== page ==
New lease of life for Stephen thanks to internal defibrillator

Implant detects and rectifies irregular heart rhythm

New lease of life for Stephen thanks to internal defibrillator
By Patrick Conboy

A Longford resident has spoken of how an internal defibrillator is allowing him to live a normal life despite being diagnosed with a serious heart condition.

Stephen Doyle, who is originally from Dundrum in Dublin but now lives in the Melview area just outside Longford town, said he had the life-saving device implanted after being diagnosed with cardiomyopathy, which can result in sudden death.

“I became unwell and collapsed outside work at the Northside Shopping Centre,” he explained. “I took a taxi to Beaumont Hospital and went through the triage system there. The alarm bells started ringing with the staff there – my blood pressure was through the floor, my heartbeat was low, and I had a 15 per cent ejection factor rate. The guys there don't panic but there was a definite sense of urgency with them.”

Doctors attributed Stephen's condition to a virus he may have picked up while swimming in the sea near Howth Head.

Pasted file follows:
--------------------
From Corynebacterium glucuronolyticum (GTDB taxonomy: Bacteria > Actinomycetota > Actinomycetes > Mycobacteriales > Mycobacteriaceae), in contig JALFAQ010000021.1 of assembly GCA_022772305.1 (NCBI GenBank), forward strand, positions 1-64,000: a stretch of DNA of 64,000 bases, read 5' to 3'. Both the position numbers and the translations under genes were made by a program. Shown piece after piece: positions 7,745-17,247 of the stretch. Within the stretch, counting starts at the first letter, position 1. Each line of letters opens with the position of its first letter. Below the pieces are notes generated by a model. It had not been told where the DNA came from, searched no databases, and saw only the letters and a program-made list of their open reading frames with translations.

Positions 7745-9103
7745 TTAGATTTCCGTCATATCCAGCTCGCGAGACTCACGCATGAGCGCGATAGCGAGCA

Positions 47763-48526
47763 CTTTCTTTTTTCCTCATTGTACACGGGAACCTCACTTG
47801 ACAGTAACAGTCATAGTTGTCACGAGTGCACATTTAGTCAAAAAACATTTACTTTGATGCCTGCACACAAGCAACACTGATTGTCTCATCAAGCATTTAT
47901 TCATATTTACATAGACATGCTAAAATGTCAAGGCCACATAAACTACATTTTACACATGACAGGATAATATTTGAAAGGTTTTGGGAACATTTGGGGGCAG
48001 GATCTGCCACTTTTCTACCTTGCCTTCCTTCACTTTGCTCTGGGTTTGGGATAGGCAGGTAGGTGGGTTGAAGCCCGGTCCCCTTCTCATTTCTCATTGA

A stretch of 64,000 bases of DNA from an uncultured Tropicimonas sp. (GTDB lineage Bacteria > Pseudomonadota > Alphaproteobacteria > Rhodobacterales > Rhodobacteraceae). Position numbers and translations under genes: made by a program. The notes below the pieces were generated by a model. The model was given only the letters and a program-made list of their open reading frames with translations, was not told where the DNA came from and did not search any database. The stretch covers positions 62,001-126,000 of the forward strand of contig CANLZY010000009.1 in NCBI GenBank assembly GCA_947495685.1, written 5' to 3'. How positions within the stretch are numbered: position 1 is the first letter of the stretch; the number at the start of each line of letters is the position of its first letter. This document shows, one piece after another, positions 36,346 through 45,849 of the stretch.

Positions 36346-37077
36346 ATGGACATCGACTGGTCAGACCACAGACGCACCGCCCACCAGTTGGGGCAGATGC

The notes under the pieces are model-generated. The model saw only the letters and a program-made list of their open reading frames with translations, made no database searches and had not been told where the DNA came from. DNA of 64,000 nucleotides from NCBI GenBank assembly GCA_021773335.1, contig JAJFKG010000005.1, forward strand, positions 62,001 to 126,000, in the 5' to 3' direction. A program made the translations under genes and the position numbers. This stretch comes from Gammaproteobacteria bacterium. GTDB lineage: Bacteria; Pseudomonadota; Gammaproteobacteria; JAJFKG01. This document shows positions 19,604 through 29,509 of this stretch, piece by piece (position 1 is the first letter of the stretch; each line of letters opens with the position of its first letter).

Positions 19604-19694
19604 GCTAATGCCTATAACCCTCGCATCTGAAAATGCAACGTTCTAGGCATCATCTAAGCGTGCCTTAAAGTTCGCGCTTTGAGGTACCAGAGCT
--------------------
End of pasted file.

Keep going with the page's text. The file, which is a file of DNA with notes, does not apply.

“I was brought into intensive care and treated with medication and oxygen. I spent three months in the coronary care unit after that,” he said. “My heart wasn't responding in the way they would've liked, so 12 months later I was fitted with the defibrillator.”

Stephen, who now operates his own company, Business Communication Solutions, described how the defibrillator works: “It's like when you see paramedics with on TV with a defibrillator saying 'clear' except it's happening internally. It provides a shock when it detects an irregular heartbeat and there have been three or four occasions where it has done that.

“It kicked in once when a couple of guys tried to mug me. I had done some martial arts and boxing so I was trying to take a few swings at them but then it shocked me and put me on the ground. Luckily there was a doorman nearby who saw what was happening and came to help.”

“Every time I go home there's a scanner that reads it and once a year I go for a check-up. It has to be changed every five or six years but that's like changing a tyre – if I can get in early enough I don't have to stay the night in the hospital.”

Stephen concluded by saying he makes sure to looks after himself but that it doesn't mean he can't enjoy himself, too. “I like having a beer or a glass of wine but at the same time I'm not stupid,” he laughed.